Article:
For hundreds of fresh faced drama graduates, these hot July days will see their dream turn into a job. Three years of Meisner, mime and motivation, and £30,000 of debt later and they can step out into the world and call themselves an actor.
Or can they? They may have been taught how to act at drama school, or as I believe, been taught techniques to embellish and improve their natural talent, but have they been taught how to be an actor. Because now they're out there in the wide world, the first thing they have got to do is get a job, and for the greater majority of them, that job will not be acting.
As soon as you step out of the hallowed halls of student life, the clock starts ticking and the costs start ratcheting themselves up. For many, one month out of drama school without any income can be seriously debilitating. It can take a long time to recover from. In all probability, they will have to move home to somewhere cheaper, or back to the parental abode which may not exactly have its finger on the pulse of showbiz. Three years at RADA can easily be scuppered by a return to Nuneaton. Not that I've anything against Nuneaton - my home town of Rotherham would do just as well - but a sudden move away from the networks you have built up and the friends you have made can be almost impossible to recover from. Graduates can be doing well and getting interviews, but when commuting up for every audition from Bristol is costing £50 a throw, the bank balance starts to go down.
And getting that job won't necessarily clear money worries. The other week I was lucky enough to be sent up for three castings, and in a career first, I was offered all three jobs. One clashes with something else I'm doing, but had I done all three jobs in August, a situation much envied by many, I would have earned just shy of £2000. At nearly 60 years of age it's not a great deal. With episodes of poplar daytime serials and soaps paying around £500 an episode (or as a friend of mine recently found out) £575 for two episodes, none of these graduates will be sitting back and living of the spoils of their labours.
In fact many will be coming home from their day filming and heading to a bar job to turn their acting salary into a living wage. Recent figures show that just one in fifty actors make more than £20,000 a year from their work. The actors trade Union Equity constantly fights to improve minimum wages, but the trouble with the Equity minimum is that it becomes the standard wage for the job rather than a guideline as to what is just acceptable. And the Equity minimum agreements can be quite frightening. £208 a day on a low budget film, £500 for a half hour sit com with small increments of around £60 if it takes more than one day. It's possible to make quite a mark in a BBC1 primetime drama with several scenes and film them in one day on an Equity approved agreement netting you barely £600. These fees are fine for a day I hear you cry and indeed they are, but for most actors, they won't be earning these fees every day. Perhaps that one day on a tv job may be all they do for a month - and suddenly £600 doesn't go very far.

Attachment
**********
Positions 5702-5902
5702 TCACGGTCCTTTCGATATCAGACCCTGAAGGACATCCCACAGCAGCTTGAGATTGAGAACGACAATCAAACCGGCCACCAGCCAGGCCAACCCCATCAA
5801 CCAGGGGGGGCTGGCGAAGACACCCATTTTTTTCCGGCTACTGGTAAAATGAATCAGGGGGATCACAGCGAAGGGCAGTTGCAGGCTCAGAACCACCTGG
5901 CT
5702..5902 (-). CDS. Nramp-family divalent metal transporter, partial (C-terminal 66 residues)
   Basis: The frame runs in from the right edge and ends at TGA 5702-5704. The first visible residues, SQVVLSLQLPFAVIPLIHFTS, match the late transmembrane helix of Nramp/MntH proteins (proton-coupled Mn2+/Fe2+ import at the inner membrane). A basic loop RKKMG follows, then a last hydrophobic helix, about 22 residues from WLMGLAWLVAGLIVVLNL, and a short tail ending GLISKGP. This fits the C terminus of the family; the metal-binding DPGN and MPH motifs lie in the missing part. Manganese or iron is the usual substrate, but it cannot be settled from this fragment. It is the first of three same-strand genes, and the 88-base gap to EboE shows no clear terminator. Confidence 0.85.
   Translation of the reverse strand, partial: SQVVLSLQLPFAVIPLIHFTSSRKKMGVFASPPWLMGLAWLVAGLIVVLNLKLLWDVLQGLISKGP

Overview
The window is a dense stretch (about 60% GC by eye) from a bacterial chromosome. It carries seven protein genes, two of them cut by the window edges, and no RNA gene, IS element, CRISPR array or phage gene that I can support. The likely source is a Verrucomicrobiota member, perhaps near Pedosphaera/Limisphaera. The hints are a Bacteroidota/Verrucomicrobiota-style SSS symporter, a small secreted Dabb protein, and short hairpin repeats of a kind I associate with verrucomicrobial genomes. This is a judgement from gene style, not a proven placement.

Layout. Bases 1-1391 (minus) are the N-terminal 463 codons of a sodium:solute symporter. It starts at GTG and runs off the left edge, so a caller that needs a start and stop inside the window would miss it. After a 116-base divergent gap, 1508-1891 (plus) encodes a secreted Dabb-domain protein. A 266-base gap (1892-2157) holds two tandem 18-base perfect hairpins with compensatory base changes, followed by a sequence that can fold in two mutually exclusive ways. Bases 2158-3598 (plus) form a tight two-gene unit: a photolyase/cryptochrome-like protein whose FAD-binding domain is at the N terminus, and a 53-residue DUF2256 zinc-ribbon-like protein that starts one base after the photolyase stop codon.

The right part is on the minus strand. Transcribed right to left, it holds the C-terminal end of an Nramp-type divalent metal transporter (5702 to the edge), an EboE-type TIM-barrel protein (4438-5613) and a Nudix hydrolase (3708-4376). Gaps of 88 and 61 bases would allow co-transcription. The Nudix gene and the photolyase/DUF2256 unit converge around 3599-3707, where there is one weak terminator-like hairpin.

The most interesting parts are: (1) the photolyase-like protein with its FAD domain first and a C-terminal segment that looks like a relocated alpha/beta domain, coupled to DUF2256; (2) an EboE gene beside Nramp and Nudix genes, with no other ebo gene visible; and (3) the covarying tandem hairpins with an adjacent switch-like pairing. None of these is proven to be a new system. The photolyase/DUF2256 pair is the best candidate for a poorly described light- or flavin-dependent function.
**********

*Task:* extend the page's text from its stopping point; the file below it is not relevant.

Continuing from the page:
While the graduates aspirations may not be about money, their need for food and drink often means that they have to revise their targets. Easy for an agent to advise a young actress to turn down a six month theatre play starting out of London with a guaranteed London run as "not what he feels she should be doing", but harder for her to live with the fact that she has just waved goodbye to a salary of £26,000 for the next six months. And that happened.
So increasingly important for all drama graduates to realise that, for the majority of them, acting is only ever going to be part of their life and they should seriously start thinking at the earliest possible opportunity what it is that they can do to earn money that will also provide them with a level of fulfilment. They needn't think that this will be just for the next few years. Two very successful actress friends of mine, both with significant profiles in television work,and now in their fifties, have found that other business interests become necessary. For one it's running a shop, for the other it's a gardening business. I, myself, am very lucky to have a busy career in the corporate sector which I'm lucky enough to be able to fit around my film and television jobs.
So perhaps a drama school that endeavours to train its students how to be an actor, should enlighten graduates as to just what is possible. Promotional work, corporate work, work that uses the skills they have learnt as actors to engage with the public. Somebody has to wear that Sponge Bob Square pants suit in the shopping mall on a Saturday afternoon. How much better for all concerned if it's somebody who can really make it look fun.
After all, it's another string to the bow.
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